Learning in our house is often very hands on. Like in my best memories of primary school and the TV series Why don't You (you can also watch on youtube), we do a lot of cutting, sticking and general mess making.
Children have a natural desire to make things, they love cutting out and up, sticking, colouring, decorating, painting, making the things they're interested in. I've written about this before and in fact one of our latest crafting activities follows on directly from that post about knights and castles. But what has crafting got to do with our home education experience?
Firstly, I'd like to point out that it often responds to a demand either clearly stated or perceived by me. That sounds vague, what I mean is either, as in the case of the daggers shown here (instructions below), one of the children find a project that interests them and asks if we can do it. In the other case, I sense how interested they are in something and suggest a craft that will explore that. For example, I noticed Noah was reading a lot about castles and their construction and asked him if he'd like to have a go at making one himself. This balance between things the children bring to the table and things I, or my husband, offer is a really important one in our home education and permeates everything we do, be it crafting, reading, watching or participating in activities outside the home.
In both cases doing the craft project fuels their interest in something and a child's interest is a great gateway to learning about all sorts of stuff. For example, plugging in to Noah's interest in castles and knights has led to :
- making a working drawbridge which involved many discussions about weights and pulleys
- watching a series of BBC documentaries about the Castle of Guedelon (Secrets of the Castle) where we've learnt all sorts of things about life in the middle ages - their building techniques and materials as well as how they lived, fed and clothed themselves
- discussing materials and their relative strengths when making things such as daggers, swords and shields
- discussing finances and the cost of things when wishing to buy stuff to do with knights and castles
- reading the Arthurian legends together
So crating helps fuels other learning but it also has great value purely for itself. There are all the fine motor skills involved from using scissors to smoothing bubbles out of kitchen foil! Then there's the necessity of following instructions be they written or in the form of a video (often youtube) or given orally by me. That requires concentration and patience when we don't understand the instructions or each other. It also encourages them to keep things and upcycle them, to pay attention to detail in order to reproduce it and to be patient when things take a lot longer than originally planned.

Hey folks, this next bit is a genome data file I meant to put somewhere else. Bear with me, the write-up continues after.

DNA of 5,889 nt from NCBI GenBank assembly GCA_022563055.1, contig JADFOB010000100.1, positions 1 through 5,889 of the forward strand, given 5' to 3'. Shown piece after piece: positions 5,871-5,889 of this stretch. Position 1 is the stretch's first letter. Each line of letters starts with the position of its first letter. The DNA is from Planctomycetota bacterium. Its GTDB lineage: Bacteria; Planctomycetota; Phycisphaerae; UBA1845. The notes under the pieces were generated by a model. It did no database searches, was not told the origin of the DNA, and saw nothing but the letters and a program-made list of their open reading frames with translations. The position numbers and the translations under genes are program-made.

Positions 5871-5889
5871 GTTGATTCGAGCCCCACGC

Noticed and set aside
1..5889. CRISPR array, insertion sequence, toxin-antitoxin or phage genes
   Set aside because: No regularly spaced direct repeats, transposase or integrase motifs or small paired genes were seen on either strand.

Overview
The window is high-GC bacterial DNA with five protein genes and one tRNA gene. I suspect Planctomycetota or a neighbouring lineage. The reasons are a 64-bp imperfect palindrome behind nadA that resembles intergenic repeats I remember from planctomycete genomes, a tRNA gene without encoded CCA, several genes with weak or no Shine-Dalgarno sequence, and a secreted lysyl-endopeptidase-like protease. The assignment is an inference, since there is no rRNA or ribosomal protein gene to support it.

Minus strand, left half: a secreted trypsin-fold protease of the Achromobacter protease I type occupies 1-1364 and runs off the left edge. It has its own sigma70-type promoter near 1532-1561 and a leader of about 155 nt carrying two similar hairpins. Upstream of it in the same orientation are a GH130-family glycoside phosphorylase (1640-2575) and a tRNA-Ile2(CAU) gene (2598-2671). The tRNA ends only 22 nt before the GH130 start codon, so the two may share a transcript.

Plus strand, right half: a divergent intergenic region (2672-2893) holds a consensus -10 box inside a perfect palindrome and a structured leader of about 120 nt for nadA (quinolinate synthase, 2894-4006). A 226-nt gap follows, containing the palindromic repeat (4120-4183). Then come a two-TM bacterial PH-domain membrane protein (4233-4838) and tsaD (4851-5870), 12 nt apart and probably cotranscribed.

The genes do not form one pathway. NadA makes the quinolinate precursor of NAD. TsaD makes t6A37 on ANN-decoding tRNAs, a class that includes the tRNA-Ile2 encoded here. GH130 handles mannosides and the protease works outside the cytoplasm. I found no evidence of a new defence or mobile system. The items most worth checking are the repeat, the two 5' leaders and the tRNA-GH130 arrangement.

Aside from all this and the great fun we have together during our crafting times, there is another important advantage. Making things often leads to imaginative play. In this case putting on a costume and a scary face while brandished new daggers. I believe that through imaginative play children make sense of the world and the things they are learning, in this case they play with our history, our past, try on what it might have been like to be a knight or a peasant a thousand years ago or so. As they grow older I hope they'll continue to explore like this through other creative outlets such as art and writing.
So to making the daggers!
The original idea came from one of the books in this Usborne pack. However due to materials available and the urgency of this project (isn't it always right now with kids) I adapted freely. Here I'll briefly outline the steps we followed to give you an idea:
- Draw a blade shape on a strong piece of cardboard with a longish oval shaped end like the top of a sword above it's hilt(we traced around the tip of a larger sword to get the shape right at the bottom). Cut it out.
- Draw the shape of a sword hilt on a piece of cardboard and cut it out. Then trace around it and cut out a second hilt. (I free handed this based on pictures from the Usborne book).
- Score down the middle of your blade and then stick a thin piece of cardboard down this middle line (end it with a point like the blade) to produce a little ridge. Do this on both sides.
- Now for the silver foil. This needs to be wrapped around all the pieces as tightly as possible. I applied glue to the cardboard and then we pressed it round gently being careful not to tear and trying not to get too many bumps and bubbles.This step is quite awkward and I had to help a lot.
- Stick the hilts to the blade on either side.
- Finally take some string or in our case wool and wind it around the top of the dagger above the hilt, not quite all the way to the top but covering a fair portion of this part of the dagger. I used double sided sticky tape to secure this at the beginning and then again at the end.